Securities and Exchange Board of India not to permit dark pools'
December, 22nd 2010
The SEBI has made it clear that dark pools cannot be permitted in India for now as there was no transparency in such activities.
Mr J.N. Gupta, Executive Director, SEBI, said at a CII meeting here: All of you who are players in our market know that liquidity in our market is not of high degree. There are very few stocks with high liquidity.
If we allow dark pools to operate, then the bigger deals that happen in our stock exchanges will go to these dark pools. This will make price discovery very difficult in our exchanges.
Dark pool liquidity refers to the trading volume created by institutional orders that are unavailable to the public. The bulk of dark pool liquidity is represented by block trades facilitated away from the central exchanges.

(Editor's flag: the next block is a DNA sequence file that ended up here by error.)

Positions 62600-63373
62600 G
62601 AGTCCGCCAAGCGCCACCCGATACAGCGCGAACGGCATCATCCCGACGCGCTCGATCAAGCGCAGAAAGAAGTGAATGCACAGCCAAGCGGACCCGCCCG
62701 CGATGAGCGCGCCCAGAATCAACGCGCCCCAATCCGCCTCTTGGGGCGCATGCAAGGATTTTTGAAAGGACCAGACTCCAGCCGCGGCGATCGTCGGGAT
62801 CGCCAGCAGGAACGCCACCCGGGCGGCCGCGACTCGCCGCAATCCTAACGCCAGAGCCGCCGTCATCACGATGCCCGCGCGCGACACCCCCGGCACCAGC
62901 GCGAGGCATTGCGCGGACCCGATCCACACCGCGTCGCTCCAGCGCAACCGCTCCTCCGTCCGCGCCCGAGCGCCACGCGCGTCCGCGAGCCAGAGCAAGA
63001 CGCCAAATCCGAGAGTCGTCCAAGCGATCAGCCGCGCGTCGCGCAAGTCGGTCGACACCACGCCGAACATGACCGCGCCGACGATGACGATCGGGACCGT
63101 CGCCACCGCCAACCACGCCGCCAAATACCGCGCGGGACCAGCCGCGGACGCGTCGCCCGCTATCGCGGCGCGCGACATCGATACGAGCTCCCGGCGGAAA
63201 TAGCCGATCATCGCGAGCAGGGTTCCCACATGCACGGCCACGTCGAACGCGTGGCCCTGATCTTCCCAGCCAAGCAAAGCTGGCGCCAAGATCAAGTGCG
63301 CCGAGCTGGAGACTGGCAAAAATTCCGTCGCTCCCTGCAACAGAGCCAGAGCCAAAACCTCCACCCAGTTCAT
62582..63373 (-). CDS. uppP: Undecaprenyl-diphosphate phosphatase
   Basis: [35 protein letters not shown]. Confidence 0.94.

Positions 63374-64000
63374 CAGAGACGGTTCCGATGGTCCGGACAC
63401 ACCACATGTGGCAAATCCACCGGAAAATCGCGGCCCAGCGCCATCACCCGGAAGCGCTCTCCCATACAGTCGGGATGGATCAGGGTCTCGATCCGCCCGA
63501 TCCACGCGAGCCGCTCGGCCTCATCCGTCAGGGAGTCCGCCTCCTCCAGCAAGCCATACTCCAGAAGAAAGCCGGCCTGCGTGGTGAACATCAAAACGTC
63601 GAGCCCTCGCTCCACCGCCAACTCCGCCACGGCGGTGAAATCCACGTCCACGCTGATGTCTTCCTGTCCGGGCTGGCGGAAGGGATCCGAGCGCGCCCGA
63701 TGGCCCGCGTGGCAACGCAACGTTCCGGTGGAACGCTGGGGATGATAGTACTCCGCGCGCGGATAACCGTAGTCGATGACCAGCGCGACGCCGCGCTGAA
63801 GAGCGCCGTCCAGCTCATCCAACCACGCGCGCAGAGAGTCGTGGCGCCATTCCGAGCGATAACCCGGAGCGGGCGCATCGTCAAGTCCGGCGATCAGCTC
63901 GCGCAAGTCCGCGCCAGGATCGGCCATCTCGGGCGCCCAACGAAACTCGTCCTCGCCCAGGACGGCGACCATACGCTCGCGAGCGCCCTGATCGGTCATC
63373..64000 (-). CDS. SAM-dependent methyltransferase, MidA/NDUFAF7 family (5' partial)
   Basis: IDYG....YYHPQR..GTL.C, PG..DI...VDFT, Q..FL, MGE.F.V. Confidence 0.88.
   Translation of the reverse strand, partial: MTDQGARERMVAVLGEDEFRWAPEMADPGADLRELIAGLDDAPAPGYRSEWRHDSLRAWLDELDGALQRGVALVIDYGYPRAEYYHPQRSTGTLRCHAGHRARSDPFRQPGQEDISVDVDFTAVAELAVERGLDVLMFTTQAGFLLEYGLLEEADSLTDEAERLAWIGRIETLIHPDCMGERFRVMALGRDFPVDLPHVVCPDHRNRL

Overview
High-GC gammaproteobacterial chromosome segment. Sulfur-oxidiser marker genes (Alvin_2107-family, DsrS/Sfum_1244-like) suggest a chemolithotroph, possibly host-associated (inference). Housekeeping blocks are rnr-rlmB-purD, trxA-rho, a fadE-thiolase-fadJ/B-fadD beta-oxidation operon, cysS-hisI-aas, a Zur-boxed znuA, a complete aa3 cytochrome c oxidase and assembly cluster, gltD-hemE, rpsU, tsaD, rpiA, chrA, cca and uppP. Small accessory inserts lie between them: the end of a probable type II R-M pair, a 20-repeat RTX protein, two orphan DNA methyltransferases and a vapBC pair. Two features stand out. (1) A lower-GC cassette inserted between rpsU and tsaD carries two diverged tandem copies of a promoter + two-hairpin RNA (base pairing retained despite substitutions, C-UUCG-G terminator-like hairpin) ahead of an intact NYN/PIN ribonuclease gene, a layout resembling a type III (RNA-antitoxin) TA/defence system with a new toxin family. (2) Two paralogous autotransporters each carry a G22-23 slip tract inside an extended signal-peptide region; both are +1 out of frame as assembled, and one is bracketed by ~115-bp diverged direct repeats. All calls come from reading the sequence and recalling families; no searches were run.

Dark pools are similar to standard markets with similar order types and pricing rules.
However, the liquidity is deliberately not advertised.
Asian regulators and exchanges have been reluctant to grant dark pools a free reign.
This is because stock exchanges in Asia are seen as national assets and regulators are wary to allow dark pools as they lack transparency.
In fact, the technical committee of the International Organisation of Securities Commissions had published a consultation report on dark pools, Mr Gupta pointed out.
The broader issues include dark liquidity, containing principles to assist securities markets authorities in dealing with issues concerning dark liquidity.
Meanwhile, on a query as to why call stock exchanges as public utilities when only 1 per cent of Indian population use such facilities, Mr Gupta said that this 1 per cent mass could become 10 per cent or 20 per cent or even 100 per cent tomorrow.
If I don't care for the investors today, we will never reach a critical mass. This 1 per cent mass is very important for this country.